Sign in here.
Subscribe here.

“This is the strange magic of an arrangement of all the world’s knowledge in alphabetical order: any search for anything passes through things that have nothing in common with it but an initial letter.”
Artwork by Brian Dettmer. Courtesy the artist and P.P.O.W., New York City.

Number of people who attended the World Grits Festival, held in St. George, South Carolina, last spring:

60,000

The brown bears of Greece continued chewing through telephone poles.

In Peru, a 51-year-old activist became the first former sex worker to run for the national legislature. “I’m going to put order,” she said, “in that big brothel which is Congress.”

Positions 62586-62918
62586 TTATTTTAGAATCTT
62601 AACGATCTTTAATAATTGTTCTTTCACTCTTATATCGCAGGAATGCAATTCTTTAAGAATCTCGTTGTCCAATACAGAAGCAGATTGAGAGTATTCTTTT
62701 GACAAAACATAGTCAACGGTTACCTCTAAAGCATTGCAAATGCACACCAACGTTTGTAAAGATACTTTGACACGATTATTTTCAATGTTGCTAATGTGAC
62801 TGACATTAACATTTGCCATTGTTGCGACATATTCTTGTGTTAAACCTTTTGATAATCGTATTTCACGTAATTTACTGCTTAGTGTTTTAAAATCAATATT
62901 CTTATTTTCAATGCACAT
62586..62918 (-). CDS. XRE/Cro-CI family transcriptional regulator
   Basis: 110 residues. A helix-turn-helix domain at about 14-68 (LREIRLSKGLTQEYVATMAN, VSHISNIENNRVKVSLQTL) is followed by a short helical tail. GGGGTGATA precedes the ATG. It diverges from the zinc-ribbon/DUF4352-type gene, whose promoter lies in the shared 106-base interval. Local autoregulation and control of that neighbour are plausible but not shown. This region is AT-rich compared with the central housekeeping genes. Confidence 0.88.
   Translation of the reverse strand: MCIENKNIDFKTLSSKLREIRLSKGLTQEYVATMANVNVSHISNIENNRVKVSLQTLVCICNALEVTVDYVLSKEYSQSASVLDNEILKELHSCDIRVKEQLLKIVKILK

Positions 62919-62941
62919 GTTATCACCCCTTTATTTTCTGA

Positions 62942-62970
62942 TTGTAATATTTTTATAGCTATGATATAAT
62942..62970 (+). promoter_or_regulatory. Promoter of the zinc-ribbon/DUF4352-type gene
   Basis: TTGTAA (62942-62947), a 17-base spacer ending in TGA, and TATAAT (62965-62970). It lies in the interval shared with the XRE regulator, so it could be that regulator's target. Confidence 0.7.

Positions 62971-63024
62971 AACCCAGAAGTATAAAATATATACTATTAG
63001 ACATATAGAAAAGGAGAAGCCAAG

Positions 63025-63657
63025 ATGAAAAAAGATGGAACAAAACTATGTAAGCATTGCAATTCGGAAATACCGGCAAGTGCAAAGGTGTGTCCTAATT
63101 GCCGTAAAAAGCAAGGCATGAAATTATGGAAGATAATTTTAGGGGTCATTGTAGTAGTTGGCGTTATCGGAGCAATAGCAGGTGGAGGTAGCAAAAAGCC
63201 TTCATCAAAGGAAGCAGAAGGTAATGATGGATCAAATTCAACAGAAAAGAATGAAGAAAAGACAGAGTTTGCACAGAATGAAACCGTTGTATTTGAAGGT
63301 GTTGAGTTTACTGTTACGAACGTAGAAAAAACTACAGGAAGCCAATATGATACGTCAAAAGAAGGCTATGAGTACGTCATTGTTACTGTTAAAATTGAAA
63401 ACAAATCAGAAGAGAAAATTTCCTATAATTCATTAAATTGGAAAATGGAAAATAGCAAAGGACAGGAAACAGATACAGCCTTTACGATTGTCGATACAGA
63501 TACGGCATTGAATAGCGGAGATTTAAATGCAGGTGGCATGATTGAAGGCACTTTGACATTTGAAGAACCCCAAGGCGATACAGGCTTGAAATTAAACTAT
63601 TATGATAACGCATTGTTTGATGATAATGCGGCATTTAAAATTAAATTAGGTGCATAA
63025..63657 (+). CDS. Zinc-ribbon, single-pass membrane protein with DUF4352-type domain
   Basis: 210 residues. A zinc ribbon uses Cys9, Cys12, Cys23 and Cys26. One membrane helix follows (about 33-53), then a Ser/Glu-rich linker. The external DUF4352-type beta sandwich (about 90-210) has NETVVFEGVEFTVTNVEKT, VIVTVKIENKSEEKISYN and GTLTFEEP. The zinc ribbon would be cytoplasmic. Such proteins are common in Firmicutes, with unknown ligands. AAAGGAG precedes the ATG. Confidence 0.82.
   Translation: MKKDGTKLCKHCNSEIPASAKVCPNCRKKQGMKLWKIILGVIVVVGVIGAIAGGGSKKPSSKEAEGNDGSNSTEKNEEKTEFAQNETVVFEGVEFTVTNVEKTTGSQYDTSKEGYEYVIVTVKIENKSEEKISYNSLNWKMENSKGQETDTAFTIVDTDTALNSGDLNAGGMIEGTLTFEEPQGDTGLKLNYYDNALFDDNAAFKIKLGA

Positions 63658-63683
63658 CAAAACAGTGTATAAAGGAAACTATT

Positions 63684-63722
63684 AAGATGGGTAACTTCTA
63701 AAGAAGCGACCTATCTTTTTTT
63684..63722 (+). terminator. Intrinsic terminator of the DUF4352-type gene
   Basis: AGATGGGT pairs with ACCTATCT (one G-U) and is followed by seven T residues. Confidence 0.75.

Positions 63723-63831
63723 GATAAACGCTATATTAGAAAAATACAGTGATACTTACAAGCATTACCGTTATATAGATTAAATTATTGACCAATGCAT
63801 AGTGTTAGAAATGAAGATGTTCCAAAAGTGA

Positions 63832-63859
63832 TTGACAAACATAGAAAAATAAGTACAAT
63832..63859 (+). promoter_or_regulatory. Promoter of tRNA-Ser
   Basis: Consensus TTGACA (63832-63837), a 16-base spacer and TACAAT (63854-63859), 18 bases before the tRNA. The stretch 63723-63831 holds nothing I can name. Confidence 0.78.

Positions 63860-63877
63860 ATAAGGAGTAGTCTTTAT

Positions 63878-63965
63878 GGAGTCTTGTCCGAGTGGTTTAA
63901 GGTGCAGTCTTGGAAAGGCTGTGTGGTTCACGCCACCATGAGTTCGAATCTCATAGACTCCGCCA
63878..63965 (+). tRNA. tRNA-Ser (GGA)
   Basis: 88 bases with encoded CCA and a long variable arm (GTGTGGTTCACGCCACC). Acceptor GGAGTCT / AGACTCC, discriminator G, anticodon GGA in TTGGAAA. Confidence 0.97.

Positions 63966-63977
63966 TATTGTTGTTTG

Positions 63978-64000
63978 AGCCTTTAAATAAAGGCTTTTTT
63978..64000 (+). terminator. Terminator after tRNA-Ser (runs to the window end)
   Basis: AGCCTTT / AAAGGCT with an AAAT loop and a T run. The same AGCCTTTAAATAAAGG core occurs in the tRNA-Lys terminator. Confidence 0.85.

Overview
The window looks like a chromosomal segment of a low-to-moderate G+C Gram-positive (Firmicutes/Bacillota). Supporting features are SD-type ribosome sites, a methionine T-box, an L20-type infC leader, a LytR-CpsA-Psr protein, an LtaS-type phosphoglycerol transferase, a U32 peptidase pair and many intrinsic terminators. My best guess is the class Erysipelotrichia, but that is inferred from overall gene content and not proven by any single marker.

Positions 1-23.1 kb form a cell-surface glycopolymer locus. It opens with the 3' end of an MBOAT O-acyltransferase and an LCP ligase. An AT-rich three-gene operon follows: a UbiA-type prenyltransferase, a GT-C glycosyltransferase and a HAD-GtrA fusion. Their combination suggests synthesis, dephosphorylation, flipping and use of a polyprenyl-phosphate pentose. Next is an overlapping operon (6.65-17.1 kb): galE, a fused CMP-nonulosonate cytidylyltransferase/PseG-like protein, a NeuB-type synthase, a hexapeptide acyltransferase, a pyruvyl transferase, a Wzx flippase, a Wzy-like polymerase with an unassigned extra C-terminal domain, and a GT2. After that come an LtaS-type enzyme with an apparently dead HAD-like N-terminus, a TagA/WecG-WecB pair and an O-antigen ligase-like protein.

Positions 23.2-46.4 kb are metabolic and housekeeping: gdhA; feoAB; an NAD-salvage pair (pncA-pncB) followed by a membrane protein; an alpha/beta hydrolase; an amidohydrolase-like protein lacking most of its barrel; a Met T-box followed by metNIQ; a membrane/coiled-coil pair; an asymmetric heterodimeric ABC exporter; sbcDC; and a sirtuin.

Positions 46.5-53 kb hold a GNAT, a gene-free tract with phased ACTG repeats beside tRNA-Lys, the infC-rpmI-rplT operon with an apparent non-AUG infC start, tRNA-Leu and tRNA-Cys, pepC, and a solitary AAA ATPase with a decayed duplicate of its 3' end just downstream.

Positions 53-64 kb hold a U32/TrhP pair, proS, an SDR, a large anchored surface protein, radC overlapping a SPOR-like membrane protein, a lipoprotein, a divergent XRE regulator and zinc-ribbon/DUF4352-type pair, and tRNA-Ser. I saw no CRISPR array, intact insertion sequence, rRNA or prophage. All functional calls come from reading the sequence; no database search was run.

Subscribe to the Weekly Review newsletter. Don’t worry, we won’t sell your email address!

HARPER’S FINEST

Two Christmas Mornings of the Great War

By

Civilization masks us with a screen, from ourselves and from one another, with thin depth of unreality. We habitually live — do we not? — in a world self-created, half established, of false values arbitrarily upheld, largely inspired by misconception, misapprehension, wrong perspective, and defective proportion, misapplication.

Subscribe Today